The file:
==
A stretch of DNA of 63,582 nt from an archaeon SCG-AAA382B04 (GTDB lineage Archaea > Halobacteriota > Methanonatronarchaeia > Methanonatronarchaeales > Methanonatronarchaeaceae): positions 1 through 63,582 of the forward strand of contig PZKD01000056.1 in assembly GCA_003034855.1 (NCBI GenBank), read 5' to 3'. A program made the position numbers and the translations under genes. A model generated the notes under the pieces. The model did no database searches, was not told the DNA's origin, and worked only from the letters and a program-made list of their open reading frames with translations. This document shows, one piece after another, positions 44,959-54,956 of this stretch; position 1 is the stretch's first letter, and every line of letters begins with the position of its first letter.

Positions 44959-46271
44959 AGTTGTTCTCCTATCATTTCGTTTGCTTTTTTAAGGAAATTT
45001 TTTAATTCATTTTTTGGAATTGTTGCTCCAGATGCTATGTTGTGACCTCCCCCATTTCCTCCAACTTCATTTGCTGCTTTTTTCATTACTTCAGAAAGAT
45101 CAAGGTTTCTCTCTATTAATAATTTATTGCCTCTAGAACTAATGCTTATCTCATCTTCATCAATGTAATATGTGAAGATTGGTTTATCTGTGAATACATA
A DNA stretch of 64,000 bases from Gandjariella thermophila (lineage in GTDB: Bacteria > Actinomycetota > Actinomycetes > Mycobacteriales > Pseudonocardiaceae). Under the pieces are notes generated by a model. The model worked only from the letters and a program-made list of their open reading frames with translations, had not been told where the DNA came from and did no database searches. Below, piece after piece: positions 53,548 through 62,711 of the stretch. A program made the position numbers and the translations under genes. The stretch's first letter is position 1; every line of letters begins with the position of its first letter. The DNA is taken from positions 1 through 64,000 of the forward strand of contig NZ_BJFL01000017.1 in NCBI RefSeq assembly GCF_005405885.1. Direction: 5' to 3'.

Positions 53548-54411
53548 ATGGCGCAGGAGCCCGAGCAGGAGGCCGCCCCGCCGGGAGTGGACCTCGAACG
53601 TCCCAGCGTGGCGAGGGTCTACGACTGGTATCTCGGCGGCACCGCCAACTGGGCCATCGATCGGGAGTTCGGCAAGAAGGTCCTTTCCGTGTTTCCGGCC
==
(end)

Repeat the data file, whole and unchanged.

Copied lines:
A stretch of DNA of 63,582 nt from an archaeon SCG-AAA382B04 (GTDB lineage Archaea > Halobacteriota > Methanonatronarchaeia > Methanonatronarchaeales > Methanonatronarchaeaceae): positions 1 through 63,582 of the forward strand of contig PZKD01000056.1 in assembly GCA_003034855.1 (NCBI GenBank), read 5' to 3'. A program made the position numbers and the translations under genes. A model generated the notes under the pieces. The model did no database searches, was not told the DNA's origin, and worked only from the letters and a program-made list of their open reading frames with translations. This document shows, one piece after another, positions 44,959-54,956 of this stretch; position 1 is the stretch's first letter, and every line of letters begins with the position of its first letter.

Positions 44959-46271
44959 AGTTGTTCTCCTATCATTTCGTTTGCTTTTTTAAGGAAATTT
45001 TTTAATTCATTTTTTGGAATTGTTGCTCCAGATGCTATGTTGTGACCTCCCCCATTTCCTCCAACTTCATTTGCTGCTTTTTTCATTACTTCAGAAAGAT
45101 CAAGGTTTCTCTCTATTAATAATTTATTGCCTCTAGAACTAATGCTTATCTCATCTTCATCAATGTAATATGTGAAGATTGGTTTATCTGTGAATACATA
A DNA stretch of 64,000 bases from Gandjariella thermophila (lineage in GTDB: Bacteria > Actinomycetota > Actinomycetes > Mycobacteriales > Pseudonocardiaceae). Under the pieces are notes generated by a model. The model worked only from the letters and a program-made list of their open reading frames with translations, had not been told where the DNA came from and did no database searches. Below, piece after piece: positions 53,548 through 62,711 of the stretch. A program made the position numbers and the translations under genes. The stretch's first letter is position 1; every line of letters begins with the position of its first letter. The DNA is taken from positions 1 through 64,000 of the forward strand of contig NZ_BJFL01000017.1 in NCBI RefSeq assembly GCF_005405885.1. Direction: 5' to 3'.

Positions 53548-54411
53548 ATGGCGCAGGAGCCCGAGCAGGAGGCCGCCCCGCCGGGAGTGGACCTCGAACG
53601 TCCCAGCGTGGCGAGGGTCTACGACTGGTATCTCGGCGGCACCGCCAACTGGGCCATCGATCGGGAGTTCGGCAAGAAGGTCCTTTCCGTGTTTCCGGCC